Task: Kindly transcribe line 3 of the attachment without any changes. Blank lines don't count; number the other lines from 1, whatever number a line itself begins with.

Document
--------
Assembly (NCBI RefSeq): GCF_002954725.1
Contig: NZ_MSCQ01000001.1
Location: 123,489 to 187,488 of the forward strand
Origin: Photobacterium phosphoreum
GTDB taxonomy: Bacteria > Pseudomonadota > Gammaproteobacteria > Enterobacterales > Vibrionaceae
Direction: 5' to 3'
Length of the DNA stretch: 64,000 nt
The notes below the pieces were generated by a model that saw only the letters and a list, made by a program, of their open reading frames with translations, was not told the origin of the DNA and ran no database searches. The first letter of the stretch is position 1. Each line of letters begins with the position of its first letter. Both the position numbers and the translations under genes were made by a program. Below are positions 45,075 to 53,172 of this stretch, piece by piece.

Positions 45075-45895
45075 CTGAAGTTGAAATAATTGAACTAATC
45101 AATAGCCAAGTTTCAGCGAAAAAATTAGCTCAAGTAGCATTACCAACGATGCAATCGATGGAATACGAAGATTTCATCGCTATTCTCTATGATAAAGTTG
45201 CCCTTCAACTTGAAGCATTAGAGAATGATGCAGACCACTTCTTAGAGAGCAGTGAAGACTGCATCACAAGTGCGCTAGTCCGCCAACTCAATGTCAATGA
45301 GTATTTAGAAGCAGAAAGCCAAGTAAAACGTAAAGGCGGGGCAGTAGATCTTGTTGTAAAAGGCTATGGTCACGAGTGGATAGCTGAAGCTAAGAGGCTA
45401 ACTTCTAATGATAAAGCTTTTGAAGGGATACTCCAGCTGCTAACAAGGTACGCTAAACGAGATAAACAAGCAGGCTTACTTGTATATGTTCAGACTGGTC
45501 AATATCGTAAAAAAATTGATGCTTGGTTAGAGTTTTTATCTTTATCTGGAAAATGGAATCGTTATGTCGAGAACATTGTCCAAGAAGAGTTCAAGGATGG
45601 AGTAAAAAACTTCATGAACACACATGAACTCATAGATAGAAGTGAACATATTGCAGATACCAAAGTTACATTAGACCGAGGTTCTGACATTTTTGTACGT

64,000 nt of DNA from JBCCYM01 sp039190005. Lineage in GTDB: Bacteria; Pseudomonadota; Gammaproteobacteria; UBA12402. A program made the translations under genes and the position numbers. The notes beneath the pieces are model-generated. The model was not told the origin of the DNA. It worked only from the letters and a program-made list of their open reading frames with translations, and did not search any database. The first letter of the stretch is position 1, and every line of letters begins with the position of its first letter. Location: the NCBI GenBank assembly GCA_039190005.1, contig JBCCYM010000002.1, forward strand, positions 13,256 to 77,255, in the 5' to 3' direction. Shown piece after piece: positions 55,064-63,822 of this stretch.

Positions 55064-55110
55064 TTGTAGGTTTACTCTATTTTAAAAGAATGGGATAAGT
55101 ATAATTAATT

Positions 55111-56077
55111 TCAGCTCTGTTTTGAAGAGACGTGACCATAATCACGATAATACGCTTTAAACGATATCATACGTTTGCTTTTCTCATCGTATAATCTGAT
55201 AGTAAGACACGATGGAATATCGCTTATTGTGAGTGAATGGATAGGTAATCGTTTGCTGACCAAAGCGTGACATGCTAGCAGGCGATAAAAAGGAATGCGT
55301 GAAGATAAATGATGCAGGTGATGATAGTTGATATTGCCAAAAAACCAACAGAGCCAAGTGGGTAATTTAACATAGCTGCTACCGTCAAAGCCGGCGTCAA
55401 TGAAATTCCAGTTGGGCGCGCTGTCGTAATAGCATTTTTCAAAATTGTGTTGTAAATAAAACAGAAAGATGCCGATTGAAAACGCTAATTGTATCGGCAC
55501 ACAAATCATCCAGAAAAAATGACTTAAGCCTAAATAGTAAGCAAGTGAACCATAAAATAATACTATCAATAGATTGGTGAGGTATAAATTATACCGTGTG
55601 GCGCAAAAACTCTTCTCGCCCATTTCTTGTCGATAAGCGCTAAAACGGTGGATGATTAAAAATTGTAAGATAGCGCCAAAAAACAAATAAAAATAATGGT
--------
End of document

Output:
Location: 123,489 to 187,488 of the forward strand